I bet you have some really delicious Bolivian soups! Have you ever shared any of the recipes on your blog?

  6. do you put baking powder in your beans when you soak them? I can make both beans and rice about twenty different ways. Which is good b/c I eat them everyday at least once. My fave is red rice, made with morrones, not jitomates, with pintos cooked with a chunk of bacon and cebolla, cilantro, ajo, y chiles anchos, guajillo, nuevo mexicos, whatever red chiles I have at the moment.

    I am making some salvadoreño style today, from your post! Thanks!

    • No baking powder – I’ve never heard of that!

      Oh wow – your recipe sounds really flavorful. Hope the Salvadoran-style beans come out for you :)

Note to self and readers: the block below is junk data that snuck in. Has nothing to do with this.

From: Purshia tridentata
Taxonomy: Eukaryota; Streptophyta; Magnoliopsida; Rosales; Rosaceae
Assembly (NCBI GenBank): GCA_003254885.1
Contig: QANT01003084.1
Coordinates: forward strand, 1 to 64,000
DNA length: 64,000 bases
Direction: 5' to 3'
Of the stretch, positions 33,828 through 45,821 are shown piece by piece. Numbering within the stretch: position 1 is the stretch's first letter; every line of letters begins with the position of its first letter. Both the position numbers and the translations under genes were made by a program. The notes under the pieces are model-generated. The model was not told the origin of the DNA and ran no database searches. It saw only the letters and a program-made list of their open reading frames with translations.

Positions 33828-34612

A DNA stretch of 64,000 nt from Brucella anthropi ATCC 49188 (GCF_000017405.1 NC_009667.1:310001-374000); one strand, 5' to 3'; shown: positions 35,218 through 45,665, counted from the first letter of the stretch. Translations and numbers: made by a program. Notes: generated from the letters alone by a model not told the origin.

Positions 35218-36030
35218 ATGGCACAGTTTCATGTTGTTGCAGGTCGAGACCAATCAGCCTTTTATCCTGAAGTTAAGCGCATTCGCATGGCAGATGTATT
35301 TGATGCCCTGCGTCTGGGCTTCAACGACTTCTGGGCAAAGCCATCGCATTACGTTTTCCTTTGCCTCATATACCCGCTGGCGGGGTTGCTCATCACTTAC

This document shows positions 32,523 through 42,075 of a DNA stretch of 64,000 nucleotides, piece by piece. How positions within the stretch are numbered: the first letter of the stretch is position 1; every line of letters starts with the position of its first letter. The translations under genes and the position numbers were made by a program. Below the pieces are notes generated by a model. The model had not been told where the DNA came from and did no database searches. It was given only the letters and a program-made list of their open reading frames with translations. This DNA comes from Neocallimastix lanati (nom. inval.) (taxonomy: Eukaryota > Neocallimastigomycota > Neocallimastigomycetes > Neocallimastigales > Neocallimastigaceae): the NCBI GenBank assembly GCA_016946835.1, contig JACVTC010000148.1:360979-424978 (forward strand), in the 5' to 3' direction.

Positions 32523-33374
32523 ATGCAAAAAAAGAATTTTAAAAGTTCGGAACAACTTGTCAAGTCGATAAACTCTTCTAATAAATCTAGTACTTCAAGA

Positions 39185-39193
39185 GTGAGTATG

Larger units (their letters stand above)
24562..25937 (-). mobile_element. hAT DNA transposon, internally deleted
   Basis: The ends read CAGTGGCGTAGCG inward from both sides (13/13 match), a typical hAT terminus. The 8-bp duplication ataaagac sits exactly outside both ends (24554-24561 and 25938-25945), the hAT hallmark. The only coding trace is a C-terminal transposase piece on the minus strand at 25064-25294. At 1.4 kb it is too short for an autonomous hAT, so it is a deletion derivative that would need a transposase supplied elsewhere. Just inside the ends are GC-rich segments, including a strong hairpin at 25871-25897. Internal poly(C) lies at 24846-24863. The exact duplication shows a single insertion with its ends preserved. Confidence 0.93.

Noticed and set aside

7. Hi Tracy,

    I am a long time reader, (first time commenting). This is off topic, but whatever happened with your mother in law?

  8. Thank you for responding.

    And to answer your questions, yes, I read that entry. In fact that was the last time that you mentioned her until now. You should write another entry about your suegra for all of us who are interested in everything you write.

    I love your blog,

  9. Thank you, this was very helpful. My husband grew up eating frijoles in El Salvador and loves when his mom cooked them. My family is from Guam and I grew up in the Bay Area, so I never made beans. I decided I would try and make them for him, and they turned out great thanks to your article. I look forward to seeing more of your recipes.